Wow, winter is slowly dropping out of sight as the sun gets higher over our heads.
Many desert plants are shooting out of the ground, some are already blooming, such as the prairie star, sagebrush buttercup, yellow bell and salt and pepper lomatium.
There are scores of midges, gnats and flies out already, too. I saw my first native ground bee this morning and last Thursday the first butterfly, a Milbert’s tortoiseshell. The Milbert is a member of the brushfoot family, a whole group of butterflies that hibernate as adults in old buildings, hollow trees, under thick bark and deep in rock crevices.
Keep in mind that this season is about the rebirth of life and new generations for the future. Also remember that thousands of organisms are germinating, hatching, metamorphosing, awaking from hibernation, migrating, laying eggs, budding and leaving this basin all at once. So much is happening that it is impossible to cover it all here in this column, but over time I will do my best.
So, with native plants blooming, insects emerging and air temperatures stabilizing, the stage is now set for the return of neo-tropic migrants to Walla Walla County. These are the birds that have spent the winter months far to the south in Central and South America. Some weigh as little as 1.2 grams (calliope hummingbird) to several pounds (turkey vulture). Most of these migrants are in the 3- to 7-ounce range.
Today lets look at a species of flycatcher that appears in the Walla Walla River Basin about the second week of February. It has been named the Say’s phoebe. This energetic bird is named after Thomas Say (1787- 1834), a founding member of the Philadelphia Academy of Natural History and the author of the three-volume set of “American Entomology” (study of insects) as well as the six-volume set of “American Conchology” (study of marine gastropods or snails).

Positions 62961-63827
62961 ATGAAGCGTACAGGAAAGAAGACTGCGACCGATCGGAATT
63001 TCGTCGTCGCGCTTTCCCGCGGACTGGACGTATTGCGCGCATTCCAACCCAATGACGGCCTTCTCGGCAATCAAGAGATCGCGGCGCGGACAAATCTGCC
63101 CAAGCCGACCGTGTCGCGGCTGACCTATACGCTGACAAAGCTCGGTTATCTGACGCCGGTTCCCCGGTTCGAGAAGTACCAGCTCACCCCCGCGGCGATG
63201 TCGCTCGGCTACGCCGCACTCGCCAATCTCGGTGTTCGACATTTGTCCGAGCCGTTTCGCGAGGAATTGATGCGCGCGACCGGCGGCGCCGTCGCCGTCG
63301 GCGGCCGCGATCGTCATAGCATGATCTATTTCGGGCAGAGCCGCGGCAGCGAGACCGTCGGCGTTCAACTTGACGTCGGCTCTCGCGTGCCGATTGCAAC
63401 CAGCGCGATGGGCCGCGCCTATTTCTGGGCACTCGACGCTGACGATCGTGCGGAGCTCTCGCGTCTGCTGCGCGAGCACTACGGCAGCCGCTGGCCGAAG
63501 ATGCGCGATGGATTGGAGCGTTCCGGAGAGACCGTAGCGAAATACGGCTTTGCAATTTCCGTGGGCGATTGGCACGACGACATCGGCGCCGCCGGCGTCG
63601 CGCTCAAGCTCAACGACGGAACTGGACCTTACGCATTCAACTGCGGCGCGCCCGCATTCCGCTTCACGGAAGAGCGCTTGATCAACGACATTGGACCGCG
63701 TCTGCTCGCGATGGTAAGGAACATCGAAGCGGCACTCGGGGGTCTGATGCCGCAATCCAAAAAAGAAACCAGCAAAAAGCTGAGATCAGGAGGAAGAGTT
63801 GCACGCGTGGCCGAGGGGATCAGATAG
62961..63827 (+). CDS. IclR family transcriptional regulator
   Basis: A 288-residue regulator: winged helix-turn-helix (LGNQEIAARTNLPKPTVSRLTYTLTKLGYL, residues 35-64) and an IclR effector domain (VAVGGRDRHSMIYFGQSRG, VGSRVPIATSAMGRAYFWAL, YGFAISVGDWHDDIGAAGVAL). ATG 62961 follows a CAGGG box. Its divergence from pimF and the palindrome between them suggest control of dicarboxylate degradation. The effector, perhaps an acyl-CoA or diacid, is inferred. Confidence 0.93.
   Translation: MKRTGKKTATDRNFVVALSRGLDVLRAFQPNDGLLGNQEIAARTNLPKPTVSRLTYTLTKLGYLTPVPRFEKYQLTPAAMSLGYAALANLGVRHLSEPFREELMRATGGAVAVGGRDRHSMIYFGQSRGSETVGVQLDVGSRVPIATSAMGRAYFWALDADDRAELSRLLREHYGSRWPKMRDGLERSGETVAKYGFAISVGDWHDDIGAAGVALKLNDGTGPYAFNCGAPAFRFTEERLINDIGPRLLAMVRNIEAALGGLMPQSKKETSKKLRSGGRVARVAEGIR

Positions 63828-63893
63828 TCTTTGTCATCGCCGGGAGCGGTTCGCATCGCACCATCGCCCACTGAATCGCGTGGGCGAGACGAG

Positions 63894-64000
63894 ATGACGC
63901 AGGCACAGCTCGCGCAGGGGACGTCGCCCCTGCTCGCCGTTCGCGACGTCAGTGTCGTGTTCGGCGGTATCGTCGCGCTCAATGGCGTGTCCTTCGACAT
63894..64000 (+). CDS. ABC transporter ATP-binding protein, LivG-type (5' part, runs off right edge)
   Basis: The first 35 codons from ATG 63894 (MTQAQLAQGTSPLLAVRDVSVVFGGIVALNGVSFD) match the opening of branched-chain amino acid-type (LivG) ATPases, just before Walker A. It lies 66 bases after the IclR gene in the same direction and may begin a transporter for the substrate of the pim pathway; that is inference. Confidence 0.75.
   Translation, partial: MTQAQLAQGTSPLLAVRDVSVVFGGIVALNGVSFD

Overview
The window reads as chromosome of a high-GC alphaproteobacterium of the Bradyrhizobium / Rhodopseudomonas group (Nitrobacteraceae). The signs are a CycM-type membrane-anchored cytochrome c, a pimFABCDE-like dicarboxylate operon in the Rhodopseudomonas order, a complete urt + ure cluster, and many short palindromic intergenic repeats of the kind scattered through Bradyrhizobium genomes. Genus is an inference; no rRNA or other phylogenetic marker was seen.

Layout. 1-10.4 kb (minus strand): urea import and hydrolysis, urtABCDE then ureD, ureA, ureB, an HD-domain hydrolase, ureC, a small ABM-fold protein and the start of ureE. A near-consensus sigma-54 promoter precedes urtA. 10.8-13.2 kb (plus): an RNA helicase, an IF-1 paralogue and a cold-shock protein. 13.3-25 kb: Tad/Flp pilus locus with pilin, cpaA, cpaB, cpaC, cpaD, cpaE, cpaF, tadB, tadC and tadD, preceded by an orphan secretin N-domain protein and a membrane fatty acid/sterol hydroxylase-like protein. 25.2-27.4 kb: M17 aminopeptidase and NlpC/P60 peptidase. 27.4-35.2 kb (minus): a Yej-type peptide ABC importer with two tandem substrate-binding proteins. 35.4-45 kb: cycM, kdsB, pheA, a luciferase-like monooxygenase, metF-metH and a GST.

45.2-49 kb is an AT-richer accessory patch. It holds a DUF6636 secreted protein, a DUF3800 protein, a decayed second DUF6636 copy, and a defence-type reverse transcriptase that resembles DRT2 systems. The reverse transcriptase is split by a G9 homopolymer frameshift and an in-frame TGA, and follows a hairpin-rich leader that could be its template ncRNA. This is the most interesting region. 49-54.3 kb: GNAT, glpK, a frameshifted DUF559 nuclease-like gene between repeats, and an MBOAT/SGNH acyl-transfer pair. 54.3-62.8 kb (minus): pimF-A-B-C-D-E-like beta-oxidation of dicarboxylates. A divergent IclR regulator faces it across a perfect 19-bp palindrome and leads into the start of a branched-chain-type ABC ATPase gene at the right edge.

The flycatcher’s Latin name is Sayornis saya, which simply means Say’s bird. Males appear first and set up a territory and then began to give their plaintive whistle-like call that on sunny spring mornings fills the landscape from the foothills of the Blue Mountains west into the Wallula Gap desert along the Columbia River. The female is wired to pay attention to this type of call. Soon she will accept the males invitation and a tight grass and stick nest will be built up under a roof or just under an over hanging rock. In rural areas the bird nests on front porches, in barns, sheds and in abandoned tractors and other farm machinery, even on rungs of ladders hanging under a roof.
This flycatcher ingests thousands of flies, gnats, midges, mosquitoes and flying ants, which it catches on the wing as it works to feed its four young. Some folks dislike the seasonal nesting mess, but when you think of all the insects they feed on it is a small price to pay for three weeks of droppings and calling each year.
Watch for this outstanding flycatcher, with its dark cap, tail and wings and a salmon/orange colored lower chest and belly. This is a protected species and highly beneficial. Consider yourself lucky if a pair select your farm or outbuildings to nest.
Another spring event under way is the emergence of thousands of bright yellow flowers out in Wallula Gap. These blossoms just started blooming last week. They are close to the warming ground and the most eye-catching flower there right now.
They are the sagebrush buttercup, Ranunculus glaberriimus, a Latin name that breaks down to frog plus moist soil. This spectacular dark leafed plant grows prostrate on the ground in seasonally moist, sandy soils across most desert areas of the intermountain West. It attracts all the early pollinators, such as ants, some flies, ground bees, some beetles and mice.
I urge you to get outside and learn to observe what else is out and about. Keep a daily list of what you see and you will be amazed what you discover and how that list grows.
Remember the old standard: “Look, listen and leave only foot tracks.” Enjoy this transitional month.
Life is good!
Mike Denny is president of the Blue Mountain chapter of the National Audubon Society. He can be reached at email@example.com., or by calling 6-8 p.m. weekdays at 529-0080.